Congress to Investigate Rising Generic Drug Costs
If you are going to a pharmacy for a particular drug, you’re often offered a choice — do you want the name brand or the cheaper generic? Generics have long been lauded for their ability to provide the same benefits to patients while also offering a less hefty price tag; however, recently generics have been getting more expensive, and people are wondering why. Congress announced this week that it’s going to launch an investigation into why the price of generic drugs is rising.
When a drug company develops a particular drug, it gets to hold the patent for approximately twenty years (some nations or jurisdictions give protections for a bit longer). During that period, that company is the only one that can produce that particular drug. After the patent expires, however, other companies can make a “generic” version of the drug.
There are certain regulations created by the Food and Drug Administration (FDA) to make sure that the generic drugs are able to be distributed. The FDA requires that a generic drug has the same active ingredients as the one that it is imitating, but not necessarily the same inactive ingredients (such as coloring). A generic has to perform the same function as the name brand, and it must of course meet the same health and safety standards.
Generic drugs tend to be less expensive than the name brands — and given the high cost of American health care, offer great and affordable options for consumers. However, it seems like the cost of these drugs is increasing. For example, the patent for Ambien, a popular sleep aid, recently expired. Now it’s a lot easier to get a generic version of Ambien for a cheaper price, and more people are able to get the product they need.
A study completed in August discovered that some generic prices have been dropping, while others have been rising almost exponentially. According to the Wall Street Journal:
The prices paid by pharmacies more than doubled for one out of 11 generics. And in a few cases – notably, the tetracycline antibiotic and the captopril blood pressure pill – the cost increases not only exceeded 1,000%, but topped 17,000%…. Yes, 17,000%.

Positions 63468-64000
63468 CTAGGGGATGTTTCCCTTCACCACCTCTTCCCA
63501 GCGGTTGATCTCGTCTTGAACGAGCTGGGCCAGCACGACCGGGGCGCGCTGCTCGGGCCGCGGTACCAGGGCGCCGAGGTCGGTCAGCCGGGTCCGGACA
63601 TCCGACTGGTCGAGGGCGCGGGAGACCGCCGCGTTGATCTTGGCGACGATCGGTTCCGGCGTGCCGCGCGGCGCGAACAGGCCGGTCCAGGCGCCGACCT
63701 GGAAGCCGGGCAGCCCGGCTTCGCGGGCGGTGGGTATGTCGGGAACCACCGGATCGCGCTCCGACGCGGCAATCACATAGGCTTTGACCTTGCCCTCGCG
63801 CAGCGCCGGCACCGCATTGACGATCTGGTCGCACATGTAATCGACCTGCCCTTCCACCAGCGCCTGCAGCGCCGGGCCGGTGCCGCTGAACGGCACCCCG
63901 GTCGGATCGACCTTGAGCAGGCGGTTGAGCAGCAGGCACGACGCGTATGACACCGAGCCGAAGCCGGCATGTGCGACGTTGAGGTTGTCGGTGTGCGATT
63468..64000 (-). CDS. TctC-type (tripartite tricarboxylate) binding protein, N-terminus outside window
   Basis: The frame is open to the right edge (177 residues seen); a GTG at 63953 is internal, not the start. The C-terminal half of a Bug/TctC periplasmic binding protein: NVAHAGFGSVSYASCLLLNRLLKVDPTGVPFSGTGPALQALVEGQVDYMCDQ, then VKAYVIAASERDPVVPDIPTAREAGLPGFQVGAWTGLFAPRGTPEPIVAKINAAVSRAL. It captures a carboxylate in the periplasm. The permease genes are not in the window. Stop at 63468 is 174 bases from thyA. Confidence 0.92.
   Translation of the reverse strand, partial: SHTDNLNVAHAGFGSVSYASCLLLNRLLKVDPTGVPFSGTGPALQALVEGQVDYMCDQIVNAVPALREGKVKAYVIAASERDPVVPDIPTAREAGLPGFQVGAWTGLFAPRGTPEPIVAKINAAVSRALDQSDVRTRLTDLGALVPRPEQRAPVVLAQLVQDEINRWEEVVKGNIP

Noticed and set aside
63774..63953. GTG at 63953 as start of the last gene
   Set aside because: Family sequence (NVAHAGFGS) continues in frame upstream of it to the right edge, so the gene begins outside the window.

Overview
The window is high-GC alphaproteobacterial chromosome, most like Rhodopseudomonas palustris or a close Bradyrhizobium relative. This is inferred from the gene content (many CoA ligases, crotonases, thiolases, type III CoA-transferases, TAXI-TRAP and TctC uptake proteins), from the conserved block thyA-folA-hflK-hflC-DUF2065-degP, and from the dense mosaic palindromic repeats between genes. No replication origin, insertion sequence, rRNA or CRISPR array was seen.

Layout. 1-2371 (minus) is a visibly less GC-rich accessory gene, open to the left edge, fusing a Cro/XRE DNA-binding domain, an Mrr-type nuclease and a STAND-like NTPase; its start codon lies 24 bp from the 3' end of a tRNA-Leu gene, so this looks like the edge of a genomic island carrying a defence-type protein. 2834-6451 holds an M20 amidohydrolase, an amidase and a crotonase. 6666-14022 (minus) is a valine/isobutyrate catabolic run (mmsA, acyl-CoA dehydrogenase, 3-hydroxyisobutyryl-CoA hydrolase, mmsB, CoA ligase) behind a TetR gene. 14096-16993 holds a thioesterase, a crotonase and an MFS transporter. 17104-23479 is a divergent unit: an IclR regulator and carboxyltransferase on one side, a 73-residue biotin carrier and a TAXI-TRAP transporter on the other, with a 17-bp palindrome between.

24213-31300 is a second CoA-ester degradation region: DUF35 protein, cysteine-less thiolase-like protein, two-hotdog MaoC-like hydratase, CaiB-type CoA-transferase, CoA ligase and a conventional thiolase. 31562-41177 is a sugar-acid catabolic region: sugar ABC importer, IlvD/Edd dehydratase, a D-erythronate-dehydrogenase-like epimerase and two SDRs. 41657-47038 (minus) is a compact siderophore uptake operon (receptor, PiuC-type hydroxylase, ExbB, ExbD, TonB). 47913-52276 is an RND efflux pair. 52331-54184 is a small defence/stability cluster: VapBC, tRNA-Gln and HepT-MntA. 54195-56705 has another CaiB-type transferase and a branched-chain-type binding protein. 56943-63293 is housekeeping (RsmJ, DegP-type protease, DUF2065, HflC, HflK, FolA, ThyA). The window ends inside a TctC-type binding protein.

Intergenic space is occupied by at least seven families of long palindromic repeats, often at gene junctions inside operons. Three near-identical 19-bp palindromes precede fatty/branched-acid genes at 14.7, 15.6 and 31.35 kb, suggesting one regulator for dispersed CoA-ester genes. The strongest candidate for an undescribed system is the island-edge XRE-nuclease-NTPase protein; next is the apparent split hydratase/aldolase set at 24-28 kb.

Doctors have reported how troubling this kind of price increase can be in certain generic drugs for the patients who rely on them. Some patients who are on fixed incomes, such as those on Medicaid, may not be able to pay for the non-covered costs of the drugs if prices skyrocket that much. They may try to skip their prescriptions in an attempt to make ends meet. Not only is this obviously problematic for the patients themselves, but it also leads to more emergency room visits and a less healthy society in general.
That brings us to the investigation that Congress is evidently undertaking to try to figure out why exactly these generic prices are climbing so sharply and how to reverse the trend. The analysis is being pushed by Senator Bernie Sanders of Vermont and Representative Elijah Cummings of Maryland. We can all say a lot about the inadequacies of Congress, but this is a good move on its part. It’s really important that we get the prices of generics under control, because price increases like this are almost always passed directly to the consumer. With as many healthcare problems as we have, this is an issue that needs to be nipped in the bud as soon as possible.
Anneliese Mahoney (@AMahoney8672) is Lead Editor at Law Street and a Connecticut transplant to Washington D.C. She has a Bachelor’s degree in International Affairs from the George Washington University, and a passion for law, politics, and social issues. Contact Anneliese at amahoney@LawStreetMedia.com.